Estonia to spend €2mn more on Russia border region
Iran Press TV
Fri Feb 20, 2015 10:42AM
The Estonian government plans to spend another two million Euros (USD 2.27 million) on its border region with neighboring Russia.
'The extra funds will be spent on installing border pillars, engineering the ground of the border, developing software for surveillance systems, planning patrol paths along the River Narva and doing other works,' Russia's Interfax news agency quoted an unnamed source in Estonia's Interior Ministry as saying on Friday.
Meanwhile, Estonia's interior minister said the country will press ahead with its border fortification plans.
'Today's decision of the government sends a clear message that the border development will continue this year,' Hanno Pevkur pointed out.
According to reports, Estonia is poised to spend around four million Euros (USD 4.52 million) this year to fortify its border with Russia.
Russia's 'pressure' on the Baltics
Estonia's decision came a day after UK Defense Secretary Michael Fallon accused the Moscow leadership of seeking to destabilize the Baltic States of Estonia, Latvia and Lithuania.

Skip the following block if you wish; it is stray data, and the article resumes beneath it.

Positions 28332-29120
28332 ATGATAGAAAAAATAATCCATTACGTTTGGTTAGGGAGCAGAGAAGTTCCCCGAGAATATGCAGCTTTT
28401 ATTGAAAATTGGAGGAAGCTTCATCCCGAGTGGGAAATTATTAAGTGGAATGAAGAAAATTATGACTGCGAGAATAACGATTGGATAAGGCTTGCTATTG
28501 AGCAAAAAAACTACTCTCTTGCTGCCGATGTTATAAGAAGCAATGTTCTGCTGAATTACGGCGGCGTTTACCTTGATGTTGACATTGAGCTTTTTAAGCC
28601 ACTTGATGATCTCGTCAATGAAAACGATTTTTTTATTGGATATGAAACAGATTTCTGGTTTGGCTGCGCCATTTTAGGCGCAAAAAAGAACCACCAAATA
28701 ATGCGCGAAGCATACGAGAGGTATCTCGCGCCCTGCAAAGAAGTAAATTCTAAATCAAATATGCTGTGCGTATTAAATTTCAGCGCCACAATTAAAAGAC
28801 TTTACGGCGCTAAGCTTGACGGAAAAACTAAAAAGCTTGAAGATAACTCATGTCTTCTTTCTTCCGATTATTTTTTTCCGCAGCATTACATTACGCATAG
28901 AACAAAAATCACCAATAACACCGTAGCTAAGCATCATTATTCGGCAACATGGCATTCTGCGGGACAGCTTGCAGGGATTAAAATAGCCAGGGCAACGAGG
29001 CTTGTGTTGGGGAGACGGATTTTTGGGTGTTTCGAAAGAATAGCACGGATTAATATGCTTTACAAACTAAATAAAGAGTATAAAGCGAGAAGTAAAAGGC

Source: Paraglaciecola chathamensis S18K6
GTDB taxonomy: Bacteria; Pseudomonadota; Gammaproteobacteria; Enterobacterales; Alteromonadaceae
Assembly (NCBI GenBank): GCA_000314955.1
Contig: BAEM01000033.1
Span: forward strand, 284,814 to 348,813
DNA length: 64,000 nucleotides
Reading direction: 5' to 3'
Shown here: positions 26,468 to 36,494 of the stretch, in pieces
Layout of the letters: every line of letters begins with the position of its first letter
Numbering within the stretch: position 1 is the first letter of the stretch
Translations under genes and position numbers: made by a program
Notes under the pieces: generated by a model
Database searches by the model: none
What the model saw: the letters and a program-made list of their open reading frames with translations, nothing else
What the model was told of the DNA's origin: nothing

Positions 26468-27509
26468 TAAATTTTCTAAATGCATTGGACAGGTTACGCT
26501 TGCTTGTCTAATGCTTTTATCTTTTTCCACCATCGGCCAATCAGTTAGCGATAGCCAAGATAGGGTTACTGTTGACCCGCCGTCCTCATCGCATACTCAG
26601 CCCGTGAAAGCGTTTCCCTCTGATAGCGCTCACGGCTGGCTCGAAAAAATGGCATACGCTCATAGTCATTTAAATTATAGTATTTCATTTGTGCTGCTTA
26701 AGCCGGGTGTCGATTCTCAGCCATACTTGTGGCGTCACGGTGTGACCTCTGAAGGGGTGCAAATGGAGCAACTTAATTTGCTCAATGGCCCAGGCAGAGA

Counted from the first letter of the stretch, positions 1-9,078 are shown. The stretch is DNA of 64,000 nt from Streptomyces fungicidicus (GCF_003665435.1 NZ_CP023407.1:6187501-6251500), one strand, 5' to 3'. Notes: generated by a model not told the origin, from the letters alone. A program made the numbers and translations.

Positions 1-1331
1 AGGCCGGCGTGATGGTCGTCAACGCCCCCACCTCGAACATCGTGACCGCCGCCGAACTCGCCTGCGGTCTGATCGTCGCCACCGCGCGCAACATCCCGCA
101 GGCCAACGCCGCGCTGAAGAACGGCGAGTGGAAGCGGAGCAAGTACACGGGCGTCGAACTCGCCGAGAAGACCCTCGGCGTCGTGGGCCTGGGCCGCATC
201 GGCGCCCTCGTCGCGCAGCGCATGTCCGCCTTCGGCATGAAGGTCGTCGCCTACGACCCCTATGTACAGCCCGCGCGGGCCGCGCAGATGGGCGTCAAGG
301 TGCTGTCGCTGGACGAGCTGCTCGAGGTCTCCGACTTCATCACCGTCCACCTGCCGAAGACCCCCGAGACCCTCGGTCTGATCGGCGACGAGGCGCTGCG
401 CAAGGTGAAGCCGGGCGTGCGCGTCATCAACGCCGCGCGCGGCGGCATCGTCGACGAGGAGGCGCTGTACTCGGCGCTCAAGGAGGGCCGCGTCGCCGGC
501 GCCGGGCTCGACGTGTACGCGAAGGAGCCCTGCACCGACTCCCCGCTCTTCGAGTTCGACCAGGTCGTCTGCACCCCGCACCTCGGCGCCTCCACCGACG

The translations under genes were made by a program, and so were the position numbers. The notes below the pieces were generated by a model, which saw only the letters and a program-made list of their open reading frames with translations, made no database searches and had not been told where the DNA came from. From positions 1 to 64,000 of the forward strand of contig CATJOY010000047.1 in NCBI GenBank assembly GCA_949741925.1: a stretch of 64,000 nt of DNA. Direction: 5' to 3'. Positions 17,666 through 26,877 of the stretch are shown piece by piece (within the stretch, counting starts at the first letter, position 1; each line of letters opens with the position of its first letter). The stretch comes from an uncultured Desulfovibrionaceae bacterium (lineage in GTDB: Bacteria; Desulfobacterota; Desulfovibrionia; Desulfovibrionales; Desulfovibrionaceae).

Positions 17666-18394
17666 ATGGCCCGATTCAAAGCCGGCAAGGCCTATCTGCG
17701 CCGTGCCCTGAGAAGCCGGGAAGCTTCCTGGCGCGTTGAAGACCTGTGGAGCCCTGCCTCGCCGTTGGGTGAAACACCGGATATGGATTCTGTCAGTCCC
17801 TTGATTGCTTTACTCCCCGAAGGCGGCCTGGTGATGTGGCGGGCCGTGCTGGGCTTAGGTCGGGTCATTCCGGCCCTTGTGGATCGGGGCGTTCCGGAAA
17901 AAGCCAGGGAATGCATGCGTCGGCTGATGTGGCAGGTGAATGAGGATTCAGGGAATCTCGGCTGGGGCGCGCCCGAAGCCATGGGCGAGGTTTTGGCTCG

'I'm worried about (Russian President Vladimir) Putin … I'm worried about his pressure on the Baltics, the way he is testing NATO. NATO has to be ready for any kind of aggression from Russia whatever form it takes,' he stated.
Moscow rejected Fallon's allegation, saying the real risk comes from NATO's increased activity.
'The comments of Mr. Fallon of course are already beyond diplomatic ethics and the characterization of Russia is completely intolerable,' Russian Foreign Ministry spokesman, Alexander Lukashevich, said.
Back in December 2014, Estonia accused Moscow of violating its airspace.
'We've seen large-scale movements in the air … We've seen long-range strategic bombers flying, which are not usual visitors in our region. Those moves are unnecessarily provocative," said Estonian Defense Minister Sven Mikser.
Mikser warned Moscow that any aggression against Estonia or any other member of the North Atlantic Treaty Organization (NATO) will provoke "an immediate and decisive response."
Source of conflict
NATO-Moscow relations have been extremely tense in recent months. NATO and Kiev accuse the Kremlin of supporting pro-Russia forces in east Ukraine. Russia categorically denies the allegations, saying NATO is responsible for the flare-up in Ukraine.
The two mainly Russian-speaking regions of Donetsk and Lugansk in eastern Ukraine have been the scene of deadly clashes between pro-Russia protesters and the Ukrainian army since Kiev's military operation started in April 2014 in a bid to crush the protests.
Violence intensified in May 2014 after the two flashpoint regions held local referendums in which their residents voted overwhelmingly in favor of independence from Ukraine.
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